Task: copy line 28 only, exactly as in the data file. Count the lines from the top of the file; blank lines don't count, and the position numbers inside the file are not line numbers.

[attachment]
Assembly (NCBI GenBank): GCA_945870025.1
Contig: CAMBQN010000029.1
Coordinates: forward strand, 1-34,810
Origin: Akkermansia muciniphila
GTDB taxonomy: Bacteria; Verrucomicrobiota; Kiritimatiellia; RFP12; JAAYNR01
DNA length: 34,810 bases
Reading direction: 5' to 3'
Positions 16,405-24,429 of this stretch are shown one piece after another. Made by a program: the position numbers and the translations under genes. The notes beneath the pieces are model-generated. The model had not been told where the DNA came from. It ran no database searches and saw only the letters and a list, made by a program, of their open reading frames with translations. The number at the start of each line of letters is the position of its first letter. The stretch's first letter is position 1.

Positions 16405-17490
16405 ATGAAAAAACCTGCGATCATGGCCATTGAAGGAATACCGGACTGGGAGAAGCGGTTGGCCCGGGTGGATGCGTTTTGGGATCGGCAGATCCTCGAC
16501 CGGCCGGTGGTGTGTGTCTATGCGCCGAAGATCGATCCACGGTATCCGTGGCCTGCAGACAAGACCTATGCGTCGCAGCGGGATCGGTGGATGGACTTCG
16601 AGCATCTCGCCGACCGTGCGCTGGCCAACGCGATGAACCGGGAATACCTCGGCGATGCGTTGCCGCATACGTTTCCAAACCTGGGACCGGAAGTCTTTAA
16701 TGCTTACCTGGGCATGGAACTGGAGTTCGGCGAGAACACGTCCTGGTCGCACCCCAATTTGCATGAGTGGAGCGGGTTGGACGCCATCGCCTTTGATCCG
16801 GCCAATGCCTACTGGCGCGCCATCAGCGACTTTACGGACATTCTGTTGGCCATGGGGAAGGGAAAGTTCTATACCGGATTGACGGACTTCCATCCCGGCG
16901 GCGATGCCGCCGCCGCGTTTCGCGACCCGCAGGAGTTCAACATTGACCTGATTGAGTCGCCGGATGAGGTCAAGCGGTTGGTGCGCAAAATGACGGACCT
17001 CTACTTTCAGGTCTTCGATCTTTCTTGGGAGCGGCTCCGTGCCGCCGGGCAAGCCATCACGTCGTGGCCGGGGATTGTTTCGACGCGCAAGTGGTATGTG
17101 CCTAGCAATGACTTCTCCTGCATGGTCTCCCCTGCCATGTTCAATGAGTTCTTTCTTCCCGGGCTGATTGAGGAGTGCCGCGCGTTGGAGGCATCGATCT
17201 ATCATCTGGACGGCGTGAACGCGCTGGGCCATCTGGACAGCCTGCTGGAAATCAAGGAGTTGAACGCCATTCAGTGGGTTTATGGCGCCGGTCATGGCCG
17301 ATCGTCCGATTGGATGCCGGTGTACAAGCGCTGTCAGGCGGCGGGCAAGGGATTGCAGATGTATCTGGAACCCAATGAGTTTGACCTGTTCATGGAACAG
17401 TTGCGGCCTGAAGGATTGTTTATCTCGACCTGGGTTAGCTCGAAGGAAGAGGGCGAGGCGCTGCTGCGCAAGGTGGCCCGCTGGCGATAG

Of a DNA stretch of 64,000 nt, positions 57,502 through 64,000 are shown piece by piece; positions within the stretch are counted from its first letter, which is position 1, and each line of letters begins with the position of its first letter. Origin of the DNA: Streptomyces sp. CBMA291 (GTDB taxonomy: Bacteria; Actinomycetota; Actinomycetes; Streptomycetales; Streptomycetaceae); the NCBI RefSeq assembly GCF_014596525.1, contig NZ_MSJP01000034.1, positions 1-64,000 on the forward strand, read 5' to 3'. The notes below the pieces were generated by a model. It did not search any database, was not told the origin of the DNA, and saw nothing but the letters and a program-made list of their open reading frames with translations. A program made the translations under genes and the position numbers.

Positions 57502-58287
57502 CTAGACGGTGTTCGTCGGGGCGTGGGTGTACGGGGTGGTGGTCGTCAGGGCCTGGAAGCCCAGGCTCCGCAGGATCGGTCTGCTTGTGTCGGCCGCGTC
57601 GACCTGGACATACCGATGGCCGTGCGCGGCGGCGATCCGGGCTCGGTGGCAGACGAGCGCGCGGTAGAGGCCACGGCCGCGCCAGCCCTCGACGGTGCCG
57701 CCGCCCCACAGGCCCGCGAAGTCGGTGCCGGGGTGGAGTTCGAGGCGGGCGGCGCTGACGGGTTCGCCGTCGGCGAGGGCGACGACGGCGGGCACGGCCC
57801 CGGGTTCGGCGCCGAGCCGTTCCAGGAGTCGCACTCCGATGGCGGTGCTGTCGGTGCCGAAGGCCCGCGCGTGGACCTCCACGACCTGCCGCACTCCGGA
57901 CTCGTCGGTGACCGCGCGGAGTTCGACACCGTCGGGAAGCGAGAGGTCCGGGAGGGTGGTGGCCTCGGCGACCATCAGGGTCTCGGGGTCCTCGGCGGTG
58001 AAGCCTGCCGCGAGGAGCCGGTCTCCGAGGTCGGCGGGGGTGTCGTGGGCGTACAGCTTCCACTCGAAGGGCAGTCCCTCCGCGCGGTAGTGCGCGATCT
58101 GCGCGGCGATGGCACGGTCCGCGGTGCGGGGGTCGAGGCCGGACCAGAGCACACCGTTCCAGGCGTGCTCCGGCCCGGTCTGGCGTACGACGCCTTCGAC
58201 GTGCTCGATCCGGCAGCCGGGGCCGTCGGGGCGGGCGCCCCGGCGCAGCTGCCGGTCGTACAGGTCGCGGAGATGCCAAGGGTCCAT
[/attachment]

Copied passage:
58001 AAGCCTGCCGCGAGGAGCCGGTCTCCGAGGTCGGCGGGGGTGTCGTGGGCGTACAGCTTCCACTCGAAGGGCAGTCCCTCCGCGCGGTAGTGCGCGATCT